The annual Boston University Conference on Language Development (BUCLD), this year held on November 4-6th, consistently offered a glimpse into the state of the art in language development. The highlight this year for me was a lunchtime symposium titled "Statistical learning in language development: what is it, what is its potential, and what are its limitations?" It featured a dialogue between three of the biggest names in this area: Jeff Elman at UCSD, who studies connectionist models of many aspects of language development; Mark Johnson at Brown, a computational linguist who applies insights from machine learning and Bayesian reasoning to study human language understanding; and Lou-Ann Gerken at the University of Arizona, who studies infants' sensitivity to statistical aspects of linguistic structure.
I was most interested in the dialogue between Elman and Johnson. Elman focused on a number of phenomena in language acquisition that connectionist models capture. One of them is "the importance of starting small," an argument that says essentially that beginning with limited capacities of memory and perception might actually be a helpful way of learning ultimately very complex things because it "forces" the learning mechanism to notice only the broad, consistent generalizations first and not to be led astray by local ambiguities and complications too soon. Johnson seconded that argument, and pointed out that models learning using Expectation Maximization embody this just as well as neural networks do. Another key insight of Johnson's was that statistical models implicitly extract more information from input than purely logical or rule-based models. This is because statistical models generally assume some underlying distributional form, and therefore when you don't see data from that distribution, that is a valuable form of negative evidence. Because there are a number of areas in which people appear not to receive much negative evidence, they must either incorporate or use statistical assumptions or be innately biased toward the "right" answer.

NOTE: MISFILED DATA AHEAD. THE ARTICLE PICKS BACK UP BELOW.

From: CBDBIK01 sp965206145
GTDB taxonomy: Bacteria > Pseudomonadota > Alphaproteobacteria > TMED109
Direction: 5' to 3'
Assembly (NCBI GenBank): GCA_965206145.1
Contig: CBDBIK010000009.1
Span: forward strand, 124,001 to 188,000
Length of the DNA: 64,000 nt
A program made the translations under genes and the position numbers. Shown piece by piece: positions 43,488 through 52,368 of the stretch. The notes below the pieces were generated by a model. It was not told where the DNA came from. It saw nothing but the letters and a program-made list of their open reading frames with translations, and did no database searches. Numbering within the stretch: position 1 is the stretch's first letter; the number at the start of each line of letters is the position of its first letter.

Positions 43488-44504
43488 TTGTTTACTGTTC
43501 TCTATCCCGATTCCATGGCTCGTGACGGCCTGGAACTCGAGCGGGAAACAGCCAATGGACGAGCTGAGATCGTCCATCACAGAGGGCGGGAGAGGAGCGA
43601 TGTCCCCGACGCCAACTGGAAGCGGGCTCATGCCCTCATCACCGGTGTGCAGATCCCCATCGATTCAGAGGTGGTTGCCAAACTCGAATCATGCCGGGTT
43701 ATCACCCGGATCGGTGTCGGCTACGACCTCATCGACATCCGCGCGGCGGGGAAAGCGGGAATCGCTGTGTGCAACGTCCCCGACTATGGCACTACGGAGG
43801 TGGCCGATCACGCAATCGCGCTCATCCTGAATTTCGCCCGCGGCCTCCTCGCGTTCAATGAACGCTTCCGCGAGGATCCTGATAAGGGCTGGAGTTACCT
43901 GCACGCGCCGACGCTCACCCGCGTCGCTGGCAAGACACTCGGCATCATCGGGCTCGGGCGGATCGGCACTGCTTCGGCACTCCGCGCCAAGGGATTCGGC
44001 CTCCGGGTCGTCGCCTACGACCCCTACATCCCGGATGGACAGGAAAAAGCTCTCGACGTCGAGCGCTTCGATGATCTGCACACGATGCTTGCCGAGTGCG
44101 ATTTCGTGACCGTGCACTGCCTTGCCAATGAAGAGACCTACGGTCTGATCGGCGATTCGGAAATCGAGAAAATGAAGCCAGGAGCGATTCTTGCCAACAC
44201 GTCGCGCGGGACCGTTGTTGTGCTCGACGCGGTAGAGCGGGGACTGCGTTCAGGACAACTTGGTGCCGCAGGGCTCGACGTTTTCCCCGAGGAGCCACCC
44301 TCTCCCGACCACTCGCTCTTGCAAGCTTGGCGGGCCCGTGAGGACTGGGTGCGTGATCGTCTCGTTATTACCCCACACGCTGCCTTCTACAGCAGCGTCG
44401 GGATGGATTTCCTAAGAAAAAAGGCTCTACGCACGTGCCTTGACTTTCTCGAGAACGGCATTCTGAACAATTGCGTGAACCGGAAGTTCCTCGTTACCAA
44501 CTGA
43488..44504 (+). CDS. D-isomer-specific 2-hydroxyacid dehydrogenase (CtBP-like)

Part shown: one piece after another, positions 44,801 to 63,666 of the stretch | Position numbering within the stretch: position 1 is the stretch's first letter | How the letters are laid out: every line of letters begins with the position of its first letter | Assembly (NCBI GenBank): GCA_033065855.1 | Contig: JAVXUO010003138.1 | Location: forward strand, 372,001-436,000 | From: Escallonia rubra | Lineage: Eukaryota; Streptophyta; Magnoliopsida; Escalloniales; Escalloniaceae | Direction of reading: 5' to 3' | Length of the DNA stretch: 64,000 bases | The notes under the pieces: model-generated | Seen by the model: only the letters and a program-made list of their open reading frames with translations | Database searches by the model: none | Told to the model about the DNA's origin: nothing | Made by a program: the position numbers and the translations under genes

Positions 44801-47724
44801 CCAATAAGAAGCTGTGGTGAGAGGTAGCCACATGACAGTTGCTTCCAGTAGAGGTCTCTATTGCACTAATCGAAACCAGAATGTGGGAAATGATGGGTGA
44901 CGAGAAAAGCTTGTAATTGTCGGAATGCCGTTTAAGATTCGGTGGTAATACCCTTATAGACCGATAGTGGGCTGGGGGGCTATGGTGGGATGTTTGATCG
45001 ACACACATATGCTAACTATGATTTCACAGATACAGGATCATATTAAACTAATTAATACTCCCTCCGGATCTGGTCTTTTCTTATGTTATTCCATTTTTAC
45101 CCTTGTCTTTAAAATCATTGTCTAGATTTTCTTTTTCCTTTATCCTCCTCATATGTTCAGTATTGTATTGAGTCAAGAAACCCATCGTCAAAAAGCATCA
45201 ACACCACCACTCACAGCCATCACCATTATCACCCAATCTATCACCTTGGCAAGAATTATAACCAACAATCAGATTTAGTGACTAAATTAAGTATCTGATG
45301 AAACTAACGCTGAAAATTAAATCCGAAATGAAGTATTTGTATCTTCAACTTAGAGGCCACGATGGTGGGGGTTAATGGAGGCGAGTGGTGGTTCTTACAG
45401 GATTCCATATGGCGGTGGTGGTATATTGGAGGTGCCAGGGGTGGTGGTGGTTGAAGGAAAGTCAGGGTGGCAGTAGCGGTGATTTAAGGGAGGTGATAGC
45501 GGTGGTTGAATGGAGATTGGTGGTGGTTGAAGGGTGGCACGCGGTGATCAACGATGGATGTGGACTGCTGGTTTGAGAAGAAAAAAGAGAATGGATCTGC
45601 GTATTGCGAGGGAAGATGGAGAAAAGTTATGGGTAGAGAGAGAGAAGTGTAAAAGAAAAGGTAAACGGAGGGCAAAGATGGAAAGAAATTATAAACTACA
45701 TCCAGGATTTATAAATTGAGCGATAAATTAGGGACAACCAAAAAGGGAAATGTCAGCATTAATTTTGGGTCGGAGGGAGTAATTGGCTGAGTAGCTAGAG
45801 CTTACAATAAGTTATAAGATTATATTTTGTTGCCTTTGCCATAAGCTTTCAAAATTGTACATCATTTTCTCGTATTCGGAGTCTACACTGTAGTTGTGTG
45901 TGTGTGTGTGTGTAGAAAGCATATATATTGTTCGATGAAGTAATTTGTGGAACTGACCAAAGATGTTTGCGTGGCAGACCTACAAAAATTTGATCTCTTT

The most valuable aspect of the symposium, however, was the clarification of many of the issues in statistical learning and cognitive science in general that statistical learning can help to answer. Some of these important questions: in any given problem, what are the units of generalization that human learners (and hence our models) should and do use? [i.e., sentences, bigram frequencies, words, part of speech frequencies, phoneme transitions, etc] What is the range of computations that the human brain is capable of (possibly changing at different stages of development)? What statistical and computational models capture these? What is the nature of the input (the data) that human learners see; to what extent does this depend on factors external to them (the world) and to what extent is it due to internal factors (attentional biases, mental capacities, etc)?
If we can answer these questions, we will have answered a great many of the difficult questions in cognitive science. If we can't, I'd be very surprised if we make much real progress on them.
Posted by Amy Perfors at December 20, 2005 2:09 AM